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US imposes strict sanctions on transactions involving the Government of Venezuela

Publication August 2019

President Trump signed an executive order on August 5, 2019 (the Order), prohibiting US persons from engaging in any transactions involving the Government of Venezuela (including its political subdivisions, agencies, or instrumentalities), or Venezuelan government-owned or -controlled entities, and blocking their property and interests in property in the United States or in the possession or control of US persons. The sanctions, therefore, are much broader than prior sanctions that had only targeted specific Venezuelan government entities such as Petróleos de Venezuela, S.A. (PdVSA) and the Central Bank of Venezuela or transactions involving debt of the Government of Venezuela.

The Order also authorizes the blocking of any property (or interests in property) of any person (including foreign entities) who is determined to have "materially" assisted, including by providing goods and services or financial, material, or technological support to or in support of, the Government of Venezuela, where the individual or entity receiving support is identified on the SDN List.

The sanctions are effective as of 9 a.m. August 5, 2019 but the US Department of Treasury's Office of Foreign Assets Control (OFAC) issued a contemporaneous general license (General License No. 28) authorizing the wind-down of existing business with the Government of Venezuela through 12:01 a.m. E.T. on September 4, 2019.

In addition to the wind-down license, OFAC also issued an additional 12 new general licenses that authorize, among other things, US persons to engage in all transactions involving the Venezuelan National Assembly or the Interim President of Venezuela, Juan Gerardo Guaidó Márquez, or transactions involving the Government of Venezuela and: (1) incident to the receipt and transmission of telecommunications and mail; (2) the export or re-export of services, software, hardware, and technology related to the exchange of communications over the internet; (3) in connection with a patent, trademark, copyright, or other form of IP protection in the United States or Venezuela; (4) in support of certain NGO activities; and (5) necessary to the operations or use of ports and airports in Venezuela.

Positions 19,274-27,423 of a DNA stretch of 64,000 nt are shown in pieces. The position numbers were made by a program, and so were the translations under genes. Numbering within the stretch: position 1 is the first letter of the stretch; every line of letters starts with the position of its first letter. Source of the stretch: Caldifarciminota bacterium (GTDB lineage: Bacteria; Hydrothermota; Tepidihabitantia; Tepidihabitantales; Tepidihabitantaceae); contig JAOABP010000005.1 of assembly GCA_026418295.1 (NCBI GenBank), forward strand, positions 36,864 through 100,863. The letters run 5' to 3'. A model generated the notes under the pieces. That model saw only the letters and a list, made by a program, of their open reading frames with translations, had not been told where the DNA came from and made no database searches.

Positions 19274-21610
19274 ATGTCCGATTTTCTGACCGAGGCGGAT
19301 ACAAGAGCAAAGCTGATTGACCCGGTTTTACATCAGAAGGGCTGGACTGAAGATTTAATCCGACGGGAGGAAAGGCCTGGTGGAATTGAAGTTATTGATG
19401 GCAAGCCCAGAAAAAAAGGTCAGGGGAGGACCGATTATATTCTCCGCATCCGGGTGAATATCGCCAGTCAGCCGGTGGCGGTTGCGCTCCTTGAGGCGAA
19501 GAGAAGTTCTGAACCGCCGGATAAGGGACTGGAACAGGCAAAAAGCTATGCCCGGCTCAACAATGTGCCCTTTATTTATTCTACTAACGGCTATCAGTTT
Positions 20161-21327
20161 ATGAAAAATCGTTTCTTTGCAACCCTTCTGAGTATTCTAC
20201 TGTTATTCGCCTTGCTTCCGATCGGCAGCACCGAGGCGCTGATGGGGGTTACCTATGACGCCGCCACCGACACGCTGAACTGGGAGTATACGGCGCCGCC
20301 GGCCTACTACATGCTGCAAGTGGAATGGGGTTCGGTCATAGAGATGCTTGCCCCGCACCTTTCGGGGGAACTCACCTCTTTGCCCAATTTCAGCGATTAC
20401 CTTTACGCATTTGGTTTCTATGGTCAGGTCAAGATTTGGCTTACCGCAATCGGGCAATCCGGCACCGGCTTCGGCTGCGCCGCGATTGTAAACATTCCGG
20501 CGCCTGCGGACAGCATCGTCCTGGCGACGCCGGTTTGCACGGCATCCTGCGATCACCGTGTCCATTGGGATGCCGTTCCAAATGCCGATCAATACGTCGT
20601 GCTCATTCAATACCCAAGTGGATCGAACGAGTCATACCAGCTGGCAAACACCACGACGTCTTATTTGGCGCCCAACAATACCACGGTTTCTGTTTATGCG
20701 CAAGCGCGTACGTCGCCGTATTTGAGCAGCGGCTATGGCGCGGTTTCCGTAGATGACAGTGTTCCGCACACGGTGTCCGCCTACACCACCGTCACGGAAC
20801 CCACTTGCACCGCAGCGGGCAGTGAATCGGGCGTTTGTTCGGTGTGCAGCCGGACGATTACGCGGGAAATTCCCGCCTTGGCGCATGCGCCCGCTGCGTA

OFAC also amended 12 existing general licenses in light of the new Order, thus allowing, subject to the terms of the general licenses, continued transactions involving, for example, humanitarian aid (e.g., medicine and agricultural products) to Venezuela and certain transactions involving specified entities owned or controlled by the Government of Venezuela such as PdVSA or its subsidiaries and particular financial institutions.

While broad, the sanctions do not, as reported in some news media, constitute a comprehensive embargo of all dealings with individuals and entities in Venezuela given that they do not target transactions with privately owned entities, or non-government related individuals, in the country that are not subject to any other pre-existing sanctions. As discovered under previous sanctions, however, the Government of Venezuela has heavily invested in multiple segments of the Venezuelan economy, including indirect interests in many seemingly privately owned entities. Developing a reliable way to identify those entities will, therefore, be a difficult, but crucial, challenge for many companies contemplating continuing operations in the country.

Obtaining financing, insurance, or other crucial third-party services, including from foreign entities, is also likely to become more difficult, even for transactions that are limited to the private sector or otherwise authorized by OFAC, as those entities become increasingly fearful of inadvertently dealing with property owned or controlled by the Venezuelan government or providing material support to such transactions.

Anyone continuing to participate in transactions in, or involving, Venezuela should, therefore, if they have not already done so, include appropriate representations, warranties, and termination clauses in their agreements and implement related compliance policies and procedures, to address these risks.

We will continue to monitor events related to Venezuela closely and publish additional updates, as appropriate.


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